China snubs EU efforts to mediate in Lithuania row, as trade embargo worsens
- Chinese customs says it is too preoccupied with the coronavirus pandemic to discuss alleged trade block
- Lithuanian vice-foreign minister is not surprised, but calls the action ‘hypocritical’
But its initial advances were knocked back, according to sources familiar with the matter.
It now plans to raise the situation with other levels of the Chinese government, after threatening Beijing on Wednesday with a lawsuit at the World Trade Organization (WTO) if claims made by Lithuanian businesses were verified.
China’s General Administration of Customs did not immediately respond to a faxed request for comment.
Lithuanian vice-foreign minister Mantas Adomenas told the South China Morning Post that he was “not surprised” that the Chinese authorities had declined to meet, but described the action as “hypocritical”.
“They are not too busy to engage in sniping against Lithuanian companies. When dealing with China, one needs to be prepared for anything. We know from dealing with communist regimes of the past, they are not constrained by international rules,” Adomenas said.
The companies have complained of being “wiped” from the Chinese customs portal, with many unable to select “Lithuania” as a country of origin since last week. This effectively means orders cannot be fulfilled.
Goods bound for Lithuania were now languishing at Chinese ports, unable to be put on ships, planes or trains.
On Thursday, Reuters reported that multinational companies had been told to sever ties with Lithuania or face being shut out of the Chinese market, in the latest gambit of a spiralling dispute that is threatening broader EU efforts to “re-engage” with Beijing, after a rocky first half of the year.
Adomenas confirmed that “messages were being sent” to international companies to deter them from doing business in Lithuania. He described the actions as “coercion that dare not speak its name”.
“The selective actions of China to allow some exports and block others show they are trying to avoid any suggestion that they are in breach of WTO rules,” he said, adding that the government in Vilnius was offering loans and trying to source alternative markets for affected traders.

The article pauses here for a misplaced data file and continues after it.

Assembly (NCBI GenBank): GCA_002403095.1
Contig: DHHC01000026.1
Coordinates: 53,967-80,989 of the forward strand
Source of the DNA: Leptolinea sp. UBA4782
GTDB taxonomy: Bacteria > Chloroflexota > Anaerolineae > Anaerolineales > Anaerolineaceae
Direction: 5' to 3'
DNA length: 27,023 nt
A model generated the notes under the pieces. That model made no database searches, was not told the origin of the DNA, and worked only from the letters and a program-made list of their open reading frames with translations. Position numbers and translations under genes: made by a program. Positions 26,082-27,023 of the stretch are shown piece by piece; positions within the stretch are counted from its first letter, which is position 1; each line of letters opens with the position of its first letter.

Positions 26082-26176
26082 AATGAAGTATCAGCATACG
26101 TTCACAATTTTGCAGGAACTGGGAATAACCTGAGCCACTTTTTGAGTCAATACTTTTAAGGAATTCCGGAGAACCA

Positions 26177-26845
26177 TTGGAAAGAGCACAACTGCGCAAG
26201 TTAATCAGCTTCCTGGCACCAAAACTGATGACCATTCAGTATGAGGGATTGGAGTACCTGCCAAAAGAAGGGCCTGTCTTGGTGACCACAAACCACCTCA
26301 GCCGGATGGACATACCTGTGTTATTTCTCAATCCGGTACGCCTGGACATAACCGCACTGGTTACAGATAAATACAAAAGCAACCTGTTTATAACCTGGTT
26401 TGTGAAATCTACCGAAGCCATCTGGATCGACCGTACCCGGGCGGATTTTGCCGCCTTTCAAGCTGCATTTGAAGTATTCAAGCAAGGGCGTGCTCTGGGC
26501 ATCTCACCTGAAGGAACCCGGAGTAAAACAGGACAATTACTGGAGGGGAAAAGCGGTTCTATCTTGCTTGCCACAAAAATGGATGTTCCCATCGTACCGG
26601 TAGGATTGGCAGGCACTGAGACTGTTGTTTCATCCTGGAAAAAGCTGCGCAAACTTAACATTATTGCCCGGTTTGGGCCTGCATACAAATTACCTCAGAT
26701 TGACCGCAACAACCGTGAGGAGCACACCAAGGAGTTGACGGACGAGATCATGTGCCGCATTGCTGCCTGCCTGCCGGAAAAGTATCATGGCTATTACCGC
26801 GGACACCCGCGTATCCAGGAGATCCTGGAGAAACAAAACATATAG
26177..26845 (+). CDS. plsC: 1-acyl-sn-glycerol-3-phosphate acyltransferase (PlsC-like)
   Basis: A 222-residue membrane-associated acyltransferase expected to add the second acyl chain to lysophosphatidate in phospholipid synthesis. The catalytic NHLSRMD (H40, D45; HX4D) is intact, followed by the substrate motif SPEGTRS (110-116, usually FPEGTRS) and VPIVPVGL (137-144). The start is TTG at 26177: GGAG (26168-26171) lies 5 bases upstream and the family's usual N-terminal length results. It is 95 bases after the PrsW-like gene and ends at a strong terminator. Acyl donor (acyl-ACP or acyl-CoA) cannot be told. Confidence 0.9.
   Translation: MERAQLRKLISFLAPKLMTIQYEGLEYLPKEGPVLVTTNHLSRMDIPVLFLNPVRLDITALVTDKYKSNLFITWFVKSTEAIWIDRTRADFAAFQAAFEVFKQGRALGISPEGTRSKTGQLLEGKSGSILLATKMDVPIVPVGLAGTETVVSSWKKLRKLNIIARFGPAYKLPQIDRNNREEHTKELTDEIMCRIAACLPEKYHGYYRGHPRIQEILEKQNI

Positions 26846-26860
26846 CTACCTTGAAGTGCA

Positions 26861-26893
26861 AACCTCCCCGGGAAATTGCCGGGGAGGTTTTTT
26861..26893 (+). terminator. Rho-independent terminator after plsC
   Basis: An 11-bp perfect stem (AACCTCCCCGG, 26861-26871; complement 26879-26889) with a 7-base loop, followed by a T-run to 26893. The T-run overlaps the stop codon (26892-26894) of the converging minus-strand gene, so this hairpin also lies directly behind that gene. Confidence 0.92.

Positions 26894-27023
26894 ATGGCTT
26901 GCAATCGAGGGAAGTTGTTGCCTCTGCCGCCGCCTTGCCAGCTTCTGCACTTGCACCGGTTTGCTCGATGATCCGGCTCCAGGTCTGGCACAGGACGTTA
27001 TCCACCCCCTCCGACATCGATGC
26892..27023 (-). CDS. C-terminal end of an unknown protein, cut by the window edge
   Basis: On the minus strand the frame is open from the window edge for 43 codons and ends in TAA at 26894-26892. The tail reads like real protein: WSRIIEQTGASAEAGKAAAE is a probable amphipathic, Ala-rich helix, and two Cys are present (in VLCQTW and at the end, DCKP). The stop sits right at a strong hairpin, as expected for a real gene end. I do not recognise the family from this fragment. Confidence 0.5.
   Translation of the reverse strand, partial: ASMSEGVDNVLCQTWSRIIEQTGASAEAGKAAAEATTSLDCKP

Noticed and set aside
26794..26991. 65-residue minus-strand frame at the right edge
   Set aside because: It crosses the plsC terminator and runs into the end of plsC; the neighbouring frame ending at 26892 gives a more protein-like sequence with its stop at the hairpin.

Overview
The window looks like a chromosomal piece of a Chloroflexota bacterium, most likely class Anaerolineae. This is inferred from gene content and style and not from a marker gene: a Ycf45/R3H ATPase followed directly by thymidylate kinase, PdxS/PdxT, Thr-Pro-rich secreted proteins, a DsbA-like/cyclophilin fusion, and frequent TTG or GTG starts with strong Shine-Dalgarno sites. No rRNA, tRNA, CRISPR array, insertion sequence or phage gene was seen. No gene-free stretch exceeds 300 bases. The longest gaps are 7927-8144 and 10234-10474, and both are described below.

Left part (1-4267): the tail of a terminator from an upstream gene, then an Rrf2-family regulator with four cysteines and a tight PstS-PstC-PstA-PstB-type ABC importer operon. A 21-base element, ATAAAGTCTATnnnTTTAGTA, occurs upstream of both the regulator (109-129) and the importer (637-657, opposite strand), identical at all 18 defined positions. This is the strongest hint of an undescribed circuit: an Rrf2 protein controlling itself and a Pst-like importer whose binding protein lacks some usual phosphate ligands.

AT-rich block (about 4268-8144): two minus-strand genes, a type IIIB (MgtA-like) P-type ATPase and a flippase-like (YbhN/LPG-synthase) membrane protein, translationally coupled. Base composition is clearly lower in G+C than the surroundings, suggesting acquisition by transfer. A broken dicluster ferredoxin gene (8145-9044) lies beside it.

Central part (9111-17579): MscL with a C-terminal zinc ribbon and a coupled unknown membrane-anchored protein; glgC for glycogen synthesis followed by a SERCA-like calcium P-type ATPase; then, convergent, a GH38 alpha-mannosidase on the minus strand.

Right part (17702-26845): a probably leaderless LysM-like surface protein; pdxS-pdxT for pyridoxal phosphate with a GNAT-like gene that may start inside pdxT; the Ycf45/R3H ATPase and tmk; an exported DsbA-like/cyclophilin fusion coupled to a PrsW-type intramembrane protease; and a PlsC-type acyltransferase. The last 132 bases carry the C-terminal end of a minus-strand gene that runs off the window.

“I think that the very worst sort of scenario would be to start wobbling at this stage, because that will show that, actually, the democratic world is powerless to do anything on its own and as soon as there are punitive measures on [the part of] China, it crumbles.”
Vidmantas Janulevičius, the president of the industrial confederation, told the Post that a French clothing company had been rejected by an existing Chinese customer because it used goods sourced from Lithuania.
The geopolitical spat stems from Lithuania’s efforts to expand ties with Taiwan. Last month, a “Taiwanese Representative Office” opened in Vilnius, sparking an angry reaction from Beijing which claimed the act was in breach of the EU’s one-China policy.
Both Brussels and Vilnius strenuously deny this.
Adomenas said Lithuania is talking to “at least three” other EU member states who are considering taking similar courses of action on China.
Jeffrey Wilson, an academic at the Perth USAsia Centre think tank who has studied China’s punitive economic actions against Australia and other Asia-Pacific countries, said the new allegations against Lithuania would represent “a more dramatic move” than he had seen before.
“The EU’s representations on behalf of Lithuania earlier this week clearly failed. China has replaced its low-impact customs delisting with more damaging pressure on multinationals to remove Lithuanian products from their China supply chains,” Wilson said.
“It shows that after targeting several countries – Australia, Taiwan and Lithuania – unsuccessfully since the pandemic began, China is in no mood to step back from trade coercion.”
The anti-coercion instrument will target states that try to “interfere in the legitimate sovereign choices” of the EU or one of its 27 member states “by applying or threatening to apply measures affecting trade or investment”.
It lays out a large range of punitive actions the EU can take when it is satisfied that coercion is taking place, including tariffs, suspension of market access through the use of quotas or trading licences, and restricted access to public procurement programmes and investment markets.
Those found to be involved in coercion could be blocked from sourcing goods governed by EU export control guidelines, have their intellectual property rights truncated, be excluded from the bloc’s giant financial services or chemicals sectors, or face sanitary or phytosanitary barriers to tapping the EU’s food markets.
The reported trade embargo on Lithuania “clearly could be a reason to do assessment whether it constitutes economic coercion”, EU trade chief Valdis Dombrovskis said on Wednesday.
“We are in close contact with the Lithuanian government and are gathering information via the EU delegation in Beijing in a timely manner. We are also reaching out to the Chinese authorities to rapidly clarify the situation,” he added.
Dombrovskis also confirmed that there would be no progress on a proposed EU-China investment deal that has stirred up controversy among EU lawmakers while sanctions remain on members of the European Parliament.
Meanwhile, plans to hold an EU-China Summit this year appear to have stalled.
An EU official familiar with the planning said they were now hoping to have face time with Chinese President Xi Jinping “very early in the new year”.
Dombrovskis spoke to China’s ambassador to the EU Zhang Ming on Thursday, at which he “brought up the EU’s concerns regarding reports of Lithuanian shipments not being cleared through the Chinese customs and expressed a wish to clarify and resolve this issue promptly”, according to an EU readout of the meeting.